State park fees to increase Feb. 15

The beach along Delaware Bay at Cape Henlopen State Park (Photo: DFN)
The beach along Delaware Bay at Cape Henlopen State Park (Photo: DFN)

DOVER, DELAWARE (2/3/2015) Delaware State Park entrance fees, annual passes and surf permits will increase in price on Feb. 15, officials announced today.

Until then, annual passes and permits are available at the 2014 prices.

Details on fee increases starting Feb. 15

  • Delaware resident annual passes will increase from $27 to $35.
  • Those 62 years and older will pay $18 for an annual pass.
  • Lifetime passes, available to those 65 and older, will increase from $50 to $65.
  • The military pass will increase to $17.50.
  • The Assistance Program pass (for low-income residents) will not increase; it remains at $10.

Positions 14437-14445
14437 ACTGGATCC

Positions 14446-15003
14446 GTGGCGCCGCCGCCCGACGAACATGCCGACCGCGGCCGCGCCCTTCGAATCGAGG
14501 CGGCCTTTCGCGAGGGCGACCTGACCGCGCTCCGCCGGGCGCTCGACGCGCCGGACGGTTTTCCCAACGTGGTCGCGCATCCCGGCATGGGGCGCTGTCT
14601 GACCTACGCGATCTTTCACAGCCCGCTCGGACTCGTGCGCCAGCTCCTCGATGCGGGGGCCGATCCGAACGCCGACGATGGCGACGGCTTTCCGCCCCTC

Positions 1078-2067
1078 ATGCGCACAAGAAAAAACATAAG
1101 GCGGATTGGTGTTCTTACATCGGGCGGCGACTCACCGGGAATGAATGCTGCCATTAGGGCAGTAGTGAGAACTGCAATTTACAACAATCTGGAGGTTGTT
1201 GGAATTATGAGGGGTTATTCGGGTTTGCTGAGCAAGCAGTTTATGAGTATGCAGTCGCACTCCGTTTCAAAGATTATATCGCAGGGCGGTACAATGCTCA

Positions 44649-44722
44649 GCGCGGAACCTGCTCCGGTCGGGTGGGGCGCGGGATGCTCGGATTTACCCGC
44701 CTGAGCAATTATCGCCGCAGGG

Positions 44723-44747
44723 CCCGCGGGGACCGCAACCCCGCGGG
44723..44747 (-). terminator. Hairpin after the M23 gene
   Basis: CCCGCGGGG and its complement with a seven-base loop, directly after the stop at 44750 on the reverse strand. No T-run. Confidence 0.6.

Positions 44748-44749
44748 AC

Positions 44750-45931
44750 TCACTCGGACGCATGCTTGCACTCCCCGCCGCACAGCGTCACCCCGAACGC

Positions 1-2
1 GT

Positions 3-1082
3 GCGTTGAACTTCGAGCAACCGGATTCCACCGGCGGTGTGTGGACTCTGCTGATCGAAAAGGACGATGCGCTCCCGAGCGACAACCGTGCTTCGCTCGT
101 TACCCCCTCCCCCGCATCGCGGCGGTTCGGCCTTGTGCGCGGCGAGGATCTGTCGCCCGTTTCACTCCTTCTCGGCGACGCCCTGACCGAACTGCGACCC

• Surf fishing permits will increase for Delaware residents by $15, to $80 for a one-year tag, and a $30 increase – to $160 – for a two-year tag.
  • Seniors will receive a $10 deduction from the one-year tag, and a $20 deduction on the two-year tag.
  • Entrance fee day passes,  collected from March 1 to Nov. 30, for Delawareans will increase $1. At the ocean parks, Delaware visitors will pay $5 per vehicle, and $4 at inland parks.

The increase were approved by David Small, secretary of the Department of Natural Resources and Environmental Control, following legislative action and public meetings last year.

Delaware’s state parks receive 65 percent of revenue from park users, and the increases in fees are expected to add $1.1 million annually.

“Delaware State Parks has maintained a high level of public service without adjusting fees for the last 10 years,” said Ray Bivens, director of the Division of Parks and Recreation. . “Current user fees haven’t kept up with the cost of maintaining the parks we manage. The division currently has crucial projects that cannot be started or completed due to lack of funding. Many of these directly affect park users, such as aging bathhouses or lack of electric access in campgrounds, which affect both visitors and the division’s revenue.”